Pastor’s Note August 17

Dear Friends,

The other day, I was sitting in the backyard after a 3-hour ZOOM call with the Bishop and Annual Conference Planning Team wanting to enjoy a few minutes of peace away from the blurred screen. I sat down in the comfortable shade of the roof covering the patio to watch the green bell peppers grow and tomatoes ripen. My moment of Zen was seemingly interrupted by the sound of a thousand leaf-blowers and tree-trimmers. Wednesdays, I learned, are noisy days in the beautiful neighborhood where we are privileged to live. After I got over feeling a bit annoyed, and gave thanks that people had work as landscapers, gardeners, and tree-trimmers, I was able to hear the birds sing. The birds, of course, were chirping and singing all along. The unmistakable sound of the Mourning Dove, no doubt, continued through the storm of leaf-blowers, but I couldn’t hear the birds because I was not listening for them.

You see where I am going with this.

It’s especially important during these uncertain, if not turbulent times, to be able to say: “Yes, but I can hear the birds singing.” I can notice something good, beautiful, and true while not denying or even avoiding much in our noisy lives and world that is often frustrating, depressing, concerning, or disturbing.

Please do not misunderstand. I am not saying we should simply: “Look on the bright side.” I am not suggesting we offer the empty consolation: “Every cloud has a silver lining,” which is usually not consoling at all.

Life is hard. Suffering is real. Our bodies hurt. People die. Nuclear weapons have not gone away. Climate change does threaten our very existence. Unemployment is at a record high. Parents are struggling to make ends-meet. Children are not able to return to school under “normal” conditions. Some politicians are thoroughly incompetent. And the list goes on.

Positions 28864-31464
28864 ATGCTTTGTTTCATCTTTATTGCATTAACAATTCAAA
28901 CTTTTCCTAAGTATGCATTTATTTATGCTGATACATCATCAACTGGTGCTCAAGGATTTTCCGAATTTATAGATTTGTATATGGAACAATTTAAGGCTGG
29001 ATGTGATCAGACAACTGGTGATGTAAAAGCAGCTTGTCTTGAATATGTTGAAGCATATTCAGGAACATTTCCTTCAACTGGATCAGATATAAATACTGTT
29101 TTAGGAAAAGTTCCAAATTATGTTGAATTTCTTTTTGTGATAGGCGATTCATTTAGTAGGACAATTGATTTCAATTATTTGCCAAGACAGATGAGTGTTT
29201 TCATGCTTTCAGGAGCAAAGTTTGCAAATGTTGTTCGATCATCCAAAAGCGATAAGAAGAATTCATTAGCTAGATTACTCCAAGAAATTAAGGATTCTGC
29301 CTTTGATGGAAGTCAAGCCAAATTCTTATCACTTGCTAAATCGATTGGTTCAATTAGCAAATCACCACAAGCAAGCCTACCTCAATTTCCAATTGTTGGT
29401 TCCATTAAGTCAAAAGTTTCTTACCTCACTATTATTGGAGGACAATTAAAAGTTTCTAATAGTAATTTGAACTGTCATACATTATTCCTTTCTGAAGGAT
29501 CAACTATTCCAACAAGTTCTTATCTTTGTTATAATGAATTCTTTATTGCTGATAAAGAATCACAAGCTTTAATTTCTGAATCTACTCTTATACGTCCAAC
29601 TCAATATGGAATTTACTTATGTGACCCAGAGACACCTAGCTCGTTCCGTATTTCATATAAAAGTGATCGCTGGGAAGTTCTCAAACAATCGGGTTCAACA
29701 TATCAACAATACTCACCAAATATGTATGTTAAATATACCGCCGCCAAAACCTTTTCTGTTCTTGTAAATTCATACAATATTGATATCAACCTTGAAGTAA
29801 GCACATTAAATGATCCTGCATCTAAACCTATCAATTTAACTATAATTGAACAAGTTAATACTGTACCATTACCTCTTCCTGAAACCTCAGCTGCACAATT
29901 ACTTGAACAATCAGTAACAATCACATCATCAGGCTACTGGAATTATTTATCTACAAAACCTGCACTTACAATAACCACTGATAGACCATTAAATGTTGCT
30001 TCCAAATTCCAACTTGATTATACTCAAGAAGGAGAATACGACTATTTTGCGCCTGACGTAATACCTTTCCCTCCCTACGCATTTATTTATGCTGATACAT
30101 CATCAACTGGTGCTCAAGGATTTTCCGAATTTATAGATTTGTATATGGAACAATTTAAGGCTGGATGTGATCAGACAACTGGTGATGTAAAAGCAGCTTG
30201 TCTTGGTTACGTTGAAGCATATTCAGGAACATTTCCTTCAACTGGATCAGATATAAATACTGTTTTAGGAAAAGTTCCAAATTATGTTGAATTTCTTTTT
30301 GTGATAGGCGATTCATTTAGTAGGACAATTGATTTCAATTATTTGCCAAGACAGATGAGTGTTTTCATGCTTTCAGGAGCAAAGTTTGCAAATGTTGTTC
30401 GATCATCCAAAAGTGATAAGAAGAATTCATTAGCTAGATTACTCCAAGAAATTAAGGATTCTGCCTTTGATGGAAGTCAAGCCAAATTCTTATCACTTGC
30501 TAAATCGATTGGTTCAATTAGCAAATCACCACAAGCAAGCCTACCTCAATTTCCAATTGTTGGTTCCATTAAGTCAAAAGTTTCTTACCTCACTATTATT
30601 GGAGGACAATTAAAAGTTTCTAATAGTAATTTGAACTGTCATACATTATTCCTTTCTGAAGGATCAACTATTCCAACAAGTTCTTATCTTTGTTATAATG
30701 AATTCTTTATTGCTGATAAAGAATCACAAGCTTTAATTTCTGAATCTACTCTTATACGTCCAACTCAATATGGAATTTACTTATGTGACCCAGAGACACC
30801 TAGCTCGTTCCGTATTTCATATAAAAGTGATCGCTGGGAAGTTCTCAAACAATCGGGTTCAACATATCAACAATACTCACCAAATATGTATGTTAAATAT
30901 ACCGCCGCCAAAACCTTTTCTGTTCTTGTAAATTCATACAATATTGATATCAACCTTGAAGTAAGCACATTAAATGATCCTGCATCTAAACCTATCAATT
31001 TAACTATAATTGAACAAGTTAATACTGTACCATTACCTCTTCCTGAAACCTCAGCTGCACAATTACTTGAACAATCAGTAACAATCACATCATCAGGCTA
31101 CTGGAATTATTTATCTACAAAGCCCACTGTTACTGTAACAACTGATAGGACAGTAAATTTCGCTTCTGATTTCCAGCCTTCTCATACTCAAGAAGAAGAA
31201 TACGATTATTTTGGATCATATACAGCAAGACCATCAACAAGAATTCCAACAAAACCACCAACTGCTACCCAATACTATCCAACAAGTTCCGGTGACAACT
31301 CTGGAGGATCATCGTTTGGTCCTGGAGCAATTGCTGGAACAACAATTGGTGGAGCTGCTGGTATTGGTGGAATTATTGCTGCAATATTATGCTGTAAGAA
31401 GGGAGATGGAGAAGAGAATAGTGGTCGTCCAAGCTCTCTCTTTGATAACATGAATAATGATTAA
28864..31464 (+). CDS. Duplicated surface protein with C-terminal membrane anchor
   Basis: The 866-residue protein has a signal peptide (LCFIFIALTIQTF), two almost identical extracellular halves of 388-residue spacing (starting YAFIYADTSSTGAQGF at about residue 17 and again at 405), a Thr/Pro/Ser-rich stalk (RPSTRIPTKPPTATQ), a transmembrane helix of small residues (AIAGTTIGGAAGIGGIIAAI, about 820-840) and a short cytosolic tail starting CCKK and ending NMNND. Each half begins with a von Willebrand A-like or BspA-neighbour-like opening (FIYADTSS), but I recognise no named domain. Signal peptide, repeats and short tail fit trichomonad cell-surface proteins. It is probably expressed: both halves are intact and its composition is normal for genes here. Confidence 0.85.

The LA Times headline made some noise this morning: “California becomes first state to pass 600,000 coronavirus cases.” With the subtitle: “The state has also notched another sobering milestone, as surpassed 11,000 COVID-19 deaths, a 10% increase from one week ago.” Yes, but I can hear the birds singing. Yes, but thanks in large part to Ray and Gerardo, SJ First delivered food from Second Harvest to 50 additional households.

The party politics and inability, or perhaps unwillingness, to draft an acceptable and much needed coronavirus stimulus bill. Yes, but SJ First UMW continue to lead our congregation in raising funds for the people in el maguey.

Wildfires scorching 100,000 acres in Colorado and California. Ex-FBI Officer to plead guilty to altering email during Russia Investigation. Real economic fragility, despite some optimistic reports. And so on. Yes, but I read this week of a man giving a testimony: “It made me feel like a human being again,” he said. He is a former inmate in San Francisco Prison, and now works with the San Francisco Garden Project, an eight-acre garden where prisoners grow vegetables, and the organic produce is then delivered to seniors, homeless, and other vulnerable populations.

Last week, Pastor Gerardo and I took time to stop by homes and socially distance visit with our youth. We have an amazing group of young people. The number one question they asked was: When can we come back to church? Gerardo and I were heartened that our youth feel so positive about SJ First they can’t wait to come back! Surely, the birds are singing.

In the midst of our noisy lives and world that is often frustrating, depressing, concerning, or disturbing – Church continues. Hope, love, kindness, and beauty are present.

This week let us pay attention and listen carefully so we can say: Yes, but I can hear the birds singing.

Grace and Peace,

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